This is when we create an NPC - a Non-Player Character. Ordinarily the term is used to describe characters in Video Games that are controlled by the system rather than a person, but in text-based roleplay we don't have the benefit of an automated system. Therefore, the best way to use an NPC is to make them a Shared Character, a person within the world that all players can control at any given time to use as and when they are required. This is so the person who created the character isn't required to be around all the time and doesn't have to treat playing said character like a chore for someone else.

However, with Shared Characters come a shared set of rules:

The Rules for Shared NPCsEdit

  • When creating a Shared NPC, be sure to list down their Personality Traits, a Reference Image (just one is fine) and any normal activities they're likely to have, such as where they might be found at certain times. This doesn't have to go into a huge amount of detail, but the more you can provide the easier it will be for other players to understand your 'vision' for them, and play them more accurately themselves. Even little things like listing certain verbal ticks can help immensely.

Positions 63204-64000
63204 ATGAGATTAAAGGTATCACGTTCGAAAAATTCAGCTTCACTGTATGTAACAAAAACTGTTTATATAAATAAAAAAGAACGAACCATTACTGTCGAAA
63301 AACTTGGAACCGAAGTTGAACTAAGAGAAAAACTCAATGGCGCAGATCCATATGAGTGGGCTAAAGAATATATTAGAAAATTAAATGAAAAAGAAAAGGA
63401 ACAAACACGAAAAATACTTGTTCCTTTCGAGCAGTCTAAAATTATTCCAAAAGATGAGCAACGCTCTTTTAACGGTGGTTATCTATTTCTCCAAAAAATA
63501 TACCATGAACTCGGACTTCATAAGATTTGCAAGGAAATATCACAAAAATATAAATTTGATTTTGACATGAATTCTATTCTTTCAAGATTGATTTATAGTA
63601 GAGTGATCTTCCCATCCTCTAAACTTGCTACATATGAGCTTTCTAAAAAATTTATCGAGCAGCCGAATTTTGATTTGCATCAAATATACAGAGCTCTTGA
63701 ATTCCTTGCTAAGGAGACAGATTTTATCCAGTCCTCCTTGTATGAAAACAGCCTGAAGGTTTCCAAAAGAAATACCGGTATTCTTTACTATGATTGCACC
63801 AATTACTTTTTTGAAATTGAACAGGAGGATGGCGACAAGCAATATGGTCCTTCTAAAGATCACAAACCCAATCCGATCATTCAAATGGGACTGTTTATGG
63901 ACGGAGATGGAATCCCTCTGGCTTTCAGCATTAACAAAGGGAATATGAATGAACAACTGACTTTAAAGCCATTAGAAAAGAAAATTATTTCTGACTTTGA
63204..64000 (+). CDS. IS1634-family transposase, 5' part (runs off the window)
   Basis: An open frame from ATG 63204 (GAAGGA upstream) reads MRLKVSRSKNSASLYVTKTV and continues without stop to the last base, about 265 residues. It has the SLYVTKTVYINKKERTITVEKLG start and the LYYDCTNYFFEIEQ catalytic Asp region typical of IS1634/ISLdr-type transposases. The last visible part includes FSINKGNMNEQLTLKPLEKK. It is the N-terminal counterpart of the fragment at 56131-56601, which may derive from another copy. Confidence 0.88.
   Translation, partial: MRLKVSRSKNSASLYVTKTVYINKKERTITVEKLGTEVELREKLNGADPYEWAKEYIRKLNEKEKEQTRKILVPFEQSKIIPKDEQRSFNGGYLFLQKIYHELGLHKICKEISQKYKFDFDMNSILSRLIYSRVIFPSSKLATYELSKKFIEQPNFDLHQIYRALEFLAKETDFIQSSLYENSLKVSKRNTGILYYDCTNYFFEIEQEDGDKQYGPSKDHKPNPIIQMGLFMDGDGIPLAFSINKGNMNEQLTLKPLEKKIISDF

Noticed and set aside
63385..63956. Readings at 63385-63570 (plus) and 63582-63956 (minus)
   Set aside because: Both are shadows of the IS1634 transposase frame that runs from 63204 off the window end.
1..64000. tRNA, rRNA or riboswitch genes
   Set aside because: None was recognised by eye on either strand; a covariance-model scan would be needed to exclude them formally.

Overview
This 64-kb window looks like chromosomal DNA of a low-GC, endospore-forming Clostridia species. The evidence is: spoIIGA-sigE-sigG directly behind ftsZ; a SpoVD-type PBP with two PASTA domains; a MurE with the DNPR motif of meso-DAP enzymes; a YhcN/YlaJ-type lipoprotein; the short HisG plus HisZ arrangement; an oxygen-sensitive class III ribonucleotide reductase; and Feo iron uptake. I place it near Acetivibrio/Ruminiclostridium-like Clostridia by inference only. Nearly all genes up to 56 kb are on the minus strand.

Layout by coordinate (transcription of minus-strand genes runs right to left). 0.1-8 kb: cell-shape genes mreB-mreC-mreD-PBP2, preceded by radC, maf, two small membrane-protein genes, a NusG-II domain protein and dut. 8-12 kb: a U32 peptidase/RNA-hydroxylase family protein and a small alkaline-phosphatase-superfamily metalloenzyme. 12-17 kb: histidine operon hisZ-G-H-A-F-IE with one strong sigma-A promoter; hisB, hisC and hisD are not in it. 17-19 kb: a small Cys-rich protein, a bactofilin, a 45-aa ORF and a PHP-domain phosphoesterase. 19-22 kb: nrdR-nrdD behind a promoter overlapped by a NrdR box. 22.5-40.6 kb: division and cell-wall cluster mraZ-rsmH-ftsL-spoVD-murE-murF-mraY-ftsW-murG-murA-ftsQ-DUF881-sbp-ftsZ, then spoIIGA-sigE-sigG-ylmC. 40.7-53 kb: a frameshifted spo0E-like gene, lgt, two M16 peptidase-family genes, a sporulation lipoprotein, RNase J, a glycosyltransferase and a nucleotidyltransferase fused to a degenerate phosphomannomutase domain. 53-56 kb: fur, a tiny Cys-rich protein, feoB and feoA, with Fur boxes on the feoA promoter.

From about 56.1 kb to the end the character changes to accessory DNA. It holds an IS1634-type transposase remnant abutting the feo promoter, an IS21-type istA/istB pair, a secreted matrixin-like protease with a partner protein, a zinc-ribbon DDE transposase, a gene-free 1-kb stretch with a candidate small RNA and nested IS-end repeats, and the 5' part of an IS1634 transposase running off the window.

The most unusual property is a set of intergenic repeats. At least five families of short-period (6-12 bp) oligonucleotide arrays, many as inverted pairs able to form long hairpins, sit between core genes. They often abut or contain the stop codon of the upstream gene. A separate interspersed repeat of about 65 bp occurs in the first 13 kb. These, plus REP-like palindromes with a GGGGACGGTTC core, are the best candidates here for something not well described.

• When playing a Shared NPC, check out their character page first. Read the details on their personality and take them to heart - you're playing a character that belongs to the world now, not to you, so you have a responsibility to play them as accurately as you can.

As a negative example of the point above, do not take a character that is in a position of power who is known to be selfish and distasteful, only to have them bestow something easily to your character as an act of benevolence. Doing so shows a complete disregard for that character for selfish gain and is not something that will be approved of here.

The Timelock SystemEdit

The Scattered Shards timeline does not follow in synchronisation with real-world dates. Instead, when interactions begin they are 'locked' in a particular time slot as described at the beginning of the interaction, and this time slot is updated as events proceed. This system was created so that an arc-like series of events can be completed at proper pacing, regardless of people's schedules or real-world time progression. We're all busy people, and we don't need for the rp to run away from us while we aren't there.

How it works:Edit